How does this looming economic disaster affect housing?
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Old 08-07-2013, 04:23 PM
 
Location: South Austin
202 posts, read 275,772 times
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Quote:
Originally Posted by jbless View Post
Can someone give information about how the Real Estate Market will perform in the next several months?
Given the rather primitive state of economic modeling, predictions about the economy tend to be little more than guesses.

That being said, I would say your best resources would be Bill McBride at Calculated Risk, as well as James Hamilton and Menzie Chinn at Econbrowser.
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Old 08-07-2013, 06:15 PM
 
Location: Barrington
39,839 posts, read 30,404,495 times
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Quote:
Originally Posted by Rakin View Post
Home prices here are up 12-23%.
Several major corporations are relocating to DFW.
Immigration to North TX continues from other states.
Builders are selling faster than they can build.
There is a shortage of home inventory in many areas.

With all the above, I predict the DFW market will stay extremely strong for the next few years.
All real estate is local, sometimes down to the neighborhood or even block level.
It looks like the OP is in the DFW area, so ^ is likely the best assessment of this particular local market.
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Old 08-07-2013, 06:25 PM
 
Location: Barrington
39,839 posts, read 30,404,495 times
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Quote:
Originally Posted by EngGirl View Post

I kept track of houses like that in our neighborhood and all foreclosed houses were bought by investors... and rented out shortly... Basically, people who are renting are living with mold... Mold will not dissapear by itself... and it's hard to treat when it's hidden behind drywalls.

So, all these vacant houses banks are keeping are going down the hill. I guess it just the matter of time when somebody will be sued for mold issues.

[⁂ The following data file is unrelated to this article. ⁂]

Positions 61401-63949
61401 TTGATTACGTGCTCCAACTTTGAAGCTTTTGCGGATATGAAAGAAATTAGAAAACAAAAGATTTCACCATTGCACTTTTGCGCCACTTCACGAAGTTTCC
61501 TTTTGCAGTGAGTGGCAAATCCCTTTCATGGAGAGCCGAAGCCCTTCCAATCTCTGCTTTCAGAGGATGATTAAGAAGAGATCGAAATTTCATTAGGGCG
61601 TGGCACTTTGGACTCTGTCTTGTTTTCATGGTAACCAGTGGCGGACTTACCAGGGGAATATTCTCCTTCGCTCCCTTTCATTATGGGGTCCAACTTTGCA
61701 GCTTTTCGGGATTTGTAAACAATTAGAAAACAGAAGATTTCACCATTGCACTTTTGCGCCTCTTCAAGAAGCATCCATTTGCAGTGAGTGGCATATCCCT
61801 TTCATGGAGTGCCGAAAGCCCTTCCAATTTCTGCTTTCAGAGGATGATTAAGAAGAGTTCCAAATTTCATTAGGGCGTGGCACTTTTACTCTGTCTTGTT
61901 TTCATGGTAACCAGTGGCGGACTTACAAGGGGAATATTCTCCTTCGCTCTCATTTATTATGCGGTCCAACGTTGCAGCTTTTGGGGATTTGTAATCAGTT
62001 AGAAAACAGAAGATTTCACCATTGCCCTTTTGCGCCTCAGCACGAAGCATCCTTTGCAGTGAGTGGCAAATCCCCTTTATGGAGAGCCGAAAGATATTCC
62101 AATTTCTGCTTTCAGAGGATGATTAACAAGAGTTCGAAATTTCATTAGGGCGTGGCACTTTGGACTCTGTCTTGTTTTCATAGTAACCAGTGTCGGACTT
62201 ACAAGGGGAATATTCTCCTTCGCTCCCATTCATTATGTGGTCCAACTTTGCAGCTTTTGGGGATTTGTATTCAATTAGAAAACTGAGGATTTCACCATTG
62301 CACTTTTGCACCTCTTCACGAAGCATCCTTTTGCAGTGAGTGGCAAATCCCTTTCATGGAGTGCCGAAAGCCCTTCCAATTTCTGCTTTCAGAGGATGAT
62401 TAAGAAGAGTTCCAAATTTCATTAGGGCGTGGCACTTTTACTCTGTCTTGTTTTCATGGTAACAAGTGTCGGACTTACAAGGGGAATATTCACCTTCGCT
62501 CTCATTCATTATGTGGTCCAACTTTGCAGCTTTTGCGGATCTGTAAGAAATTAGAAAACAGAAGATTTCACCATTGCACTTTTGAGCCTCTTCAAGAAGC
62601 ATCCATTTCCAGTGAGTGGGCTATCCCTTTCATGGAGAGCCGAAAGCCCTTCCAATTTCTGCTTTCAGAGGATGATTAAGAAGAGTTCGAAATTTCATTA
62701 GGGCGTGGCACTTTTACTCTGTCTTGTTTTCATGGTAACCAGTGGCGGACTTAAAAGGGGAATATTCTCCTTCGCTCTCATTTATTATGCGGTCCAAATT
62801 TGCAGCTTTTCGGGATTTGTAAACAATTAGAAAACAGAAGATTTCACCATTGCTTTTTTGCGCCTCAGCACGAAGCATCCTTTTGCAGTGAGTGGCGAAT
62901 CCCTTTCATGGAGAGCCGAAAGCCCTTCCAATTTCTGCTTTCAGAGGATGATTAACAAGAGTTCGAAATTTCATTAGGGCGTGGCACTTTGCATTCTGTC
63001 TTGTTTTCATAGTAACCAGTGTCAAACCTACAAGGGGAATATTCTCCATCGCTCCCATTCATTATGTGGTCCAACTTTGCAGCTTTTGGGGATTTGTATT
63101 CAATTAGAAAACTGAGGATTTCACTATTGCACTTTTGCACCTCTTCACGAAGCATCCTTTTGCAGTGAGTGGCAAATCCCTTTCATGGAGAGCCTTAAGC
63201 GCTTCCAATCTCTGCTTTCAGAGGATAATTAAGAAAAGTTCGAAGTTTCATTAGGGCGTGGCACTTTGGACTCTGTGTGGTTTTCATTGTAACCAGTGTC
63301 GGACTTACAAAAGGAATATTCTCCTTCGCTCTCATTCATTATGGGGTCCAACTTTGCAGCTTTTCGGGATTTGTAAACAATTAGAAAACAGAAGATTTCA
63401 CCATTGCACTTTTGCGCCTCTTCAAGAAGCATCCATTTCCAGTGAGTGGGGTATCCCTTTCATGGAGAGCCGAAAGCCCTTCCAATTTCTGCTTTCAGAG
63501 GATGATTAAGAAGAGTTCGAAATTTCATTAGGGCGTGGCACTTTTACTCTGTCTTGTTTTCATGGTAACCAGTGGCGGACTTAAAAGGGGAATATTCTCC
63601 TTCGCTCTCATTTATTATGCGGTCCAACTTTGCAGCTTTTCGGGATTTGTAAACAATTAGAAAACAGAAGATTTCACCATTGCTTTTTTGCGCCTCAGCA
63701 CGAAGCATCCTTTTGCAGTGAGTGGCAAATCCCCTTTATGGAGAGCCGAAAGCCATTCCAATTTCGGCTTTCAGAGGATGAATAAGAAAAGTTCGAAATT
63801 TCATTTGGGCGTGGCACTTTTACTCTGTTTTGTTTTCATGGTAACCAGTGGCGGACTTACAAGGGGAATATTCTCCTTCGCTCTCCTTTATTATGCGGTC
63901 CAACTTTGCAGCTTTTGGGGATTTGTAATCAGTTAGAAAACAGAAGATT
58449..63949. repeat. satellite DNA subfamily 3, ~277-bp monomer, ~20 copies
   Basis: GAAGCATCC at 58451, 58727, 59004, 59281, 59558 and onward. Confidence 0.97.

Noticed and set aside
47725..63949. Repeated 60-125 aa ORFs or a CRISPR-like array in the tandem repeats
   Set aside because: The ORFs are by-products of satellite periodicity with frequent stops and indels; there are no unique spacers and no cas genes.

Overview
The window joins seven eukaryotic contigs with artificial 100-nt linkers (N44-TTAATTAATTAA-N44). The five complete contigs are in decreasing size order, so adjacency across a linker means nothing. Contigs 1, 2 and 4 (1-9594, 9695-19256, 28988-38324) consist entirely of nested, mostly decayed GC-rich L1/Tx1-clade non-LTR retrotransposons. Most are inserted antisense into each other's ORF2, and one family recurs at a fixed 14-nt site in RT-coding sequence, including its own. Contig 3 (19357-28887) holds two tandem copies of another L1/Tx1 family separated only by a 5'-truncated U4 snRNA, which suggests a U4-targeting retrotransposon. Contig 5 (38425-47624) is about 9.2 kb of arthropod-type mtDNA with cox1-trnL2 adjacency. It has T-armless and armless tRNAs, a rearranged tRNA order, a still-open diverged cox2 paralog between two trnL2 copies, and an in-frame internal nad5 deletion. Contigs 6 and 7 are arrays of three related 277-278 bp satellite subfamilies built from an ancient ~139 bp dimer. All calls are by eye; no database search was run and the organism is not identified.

How do you know all these homes have old behind the drywall?

To the best of my knowledge banks, estates and relo companies are not required to disclose anything and they do not. Buyers acknowledge this as a part of the sale.

Investors do not occupy the property. Anyone can sue anyone about anything. Proving an investor knew of mold and failed to disclose can be challenging.
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Old 08-07-2013, 06:33 PM
 
Location: Barrington
39,839 posts, read 30,404,495 times
Reputation: 13482
Quote:
Originally Posted by CarmelaHagan View Post
Real Estate will continue to regain value. Inventory is low, homeowners are now selling for a profit and getting mulitple offers. Rates are still at an all time low but they are going up.
Next year this time? - rates 5 1/2 - 6% and a sellers market.
You are speaking for your local market, Staten Island. Mileage varies all over the U.S.

No two professional economists can agree on where rates will be in one year.

It makes me queasy when real estate agents/brokers speculate on economic matters as if they were factual.

Last time I checked, a real estate agent/broker's job was to help their clients achieve their real estate objectives, not speculate about economic/market conditions 12 months into the future.